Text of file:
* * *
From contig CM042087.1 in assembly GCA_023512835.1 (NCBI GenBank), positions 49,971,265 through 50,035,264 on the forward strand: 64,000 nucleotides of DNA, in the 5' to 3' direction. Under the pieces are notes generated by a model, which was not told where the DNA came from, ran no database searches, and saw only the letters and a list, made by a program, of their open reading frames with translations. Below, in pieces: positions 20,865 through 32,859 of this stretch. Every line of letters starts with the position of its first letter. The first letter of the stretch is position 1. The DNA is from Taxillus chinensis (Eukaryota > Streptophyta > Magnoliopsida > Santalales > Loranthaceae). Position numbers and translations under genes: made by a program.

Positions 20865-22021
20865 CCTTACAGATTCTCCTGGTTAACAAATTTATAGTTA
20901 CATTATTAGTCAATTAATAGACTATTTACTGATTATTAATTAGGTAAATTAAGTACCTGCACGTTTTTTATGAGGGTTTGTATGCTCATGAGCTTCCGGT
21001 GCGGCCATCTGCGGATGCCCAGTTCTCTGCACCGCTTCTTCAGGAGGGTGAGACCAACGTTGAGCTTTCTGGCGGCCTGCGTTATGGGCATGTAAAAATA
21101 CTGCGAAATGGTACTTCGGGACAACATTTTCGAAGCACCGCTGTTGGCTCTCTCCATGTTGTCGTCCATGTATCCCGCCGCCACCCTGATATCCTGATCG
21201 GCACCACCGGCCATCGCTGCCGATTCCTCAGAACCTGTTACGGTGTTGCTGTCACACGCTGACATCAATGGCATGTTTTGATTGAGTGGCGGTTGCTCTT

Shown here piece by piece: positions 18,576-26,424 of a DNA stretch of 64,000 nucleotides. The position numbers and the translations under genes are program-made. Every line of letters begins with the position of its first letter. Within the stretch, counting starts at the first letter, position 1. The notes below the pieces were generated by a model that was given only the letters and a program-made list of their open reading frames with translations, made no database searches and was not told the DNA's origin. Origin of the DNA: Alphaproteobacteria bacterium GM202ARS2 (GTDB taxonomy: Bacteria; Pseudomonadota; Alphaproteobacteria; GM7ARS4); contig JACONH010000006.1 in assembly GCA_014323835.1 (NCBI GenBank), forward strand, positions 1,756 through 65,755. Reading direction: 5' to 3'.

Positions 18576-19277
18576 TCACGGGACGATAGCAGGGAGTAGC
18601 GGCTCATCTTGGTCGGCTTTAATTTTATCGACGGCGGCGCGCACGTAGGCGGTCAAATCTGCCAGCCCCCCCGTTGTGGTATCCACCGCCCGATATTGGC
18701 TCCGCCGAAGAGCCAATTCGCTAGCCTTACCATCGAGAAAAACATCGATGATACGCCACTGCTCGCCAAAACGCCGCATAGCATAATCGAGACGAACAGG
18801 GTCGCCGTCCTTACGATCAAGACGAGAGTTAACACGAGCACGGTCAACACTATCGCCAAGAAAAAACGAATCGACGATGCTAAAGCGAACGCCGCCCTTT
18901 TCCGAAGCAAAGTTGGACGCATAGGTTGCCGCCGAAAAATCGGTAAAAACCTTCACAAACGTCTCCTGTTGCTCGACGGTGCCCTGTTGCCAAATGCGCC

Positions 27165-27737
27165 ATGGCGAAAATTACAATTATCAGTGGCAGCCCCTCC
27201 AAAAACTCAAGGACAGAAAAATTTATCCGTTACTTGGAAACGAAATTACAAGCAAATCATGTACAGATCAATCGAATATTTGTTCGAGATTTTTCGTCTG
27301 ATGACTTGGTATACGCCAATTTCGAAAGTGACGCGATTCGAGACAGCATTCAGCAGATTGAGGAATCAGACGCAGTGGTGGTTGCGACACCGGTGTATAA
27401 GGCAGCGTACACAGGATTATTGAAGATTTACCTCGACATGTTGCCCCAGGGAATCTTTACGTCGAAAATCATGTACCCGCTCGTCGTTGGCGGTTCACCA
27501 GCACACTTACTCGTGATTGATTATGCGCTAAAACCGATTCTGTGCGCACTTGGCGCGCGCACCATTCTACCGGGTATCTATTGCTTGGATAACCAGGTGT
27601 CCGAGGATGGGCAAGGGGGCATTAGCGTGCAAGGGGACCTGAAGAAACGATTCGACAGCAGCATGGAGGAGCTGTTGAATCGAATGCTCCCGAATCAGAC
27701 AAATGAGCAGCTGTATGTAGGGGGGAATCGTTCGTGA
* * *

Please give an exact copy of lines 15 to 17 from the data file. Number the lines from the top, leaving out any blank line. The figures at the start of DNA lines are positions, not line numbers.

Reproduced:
Positions 27165-27737
27165 ATGGCGAAAATTACAATTATCAGTGGCAGCCCCTCC
27201 AAAAACTCAAGGACAGAAAAATTTATCCGTTACTTGGAAACGAAATTACAAGCAAATCATGTACAGATCAATCGAATATTTGTTCGAGATTTTTCGTCTG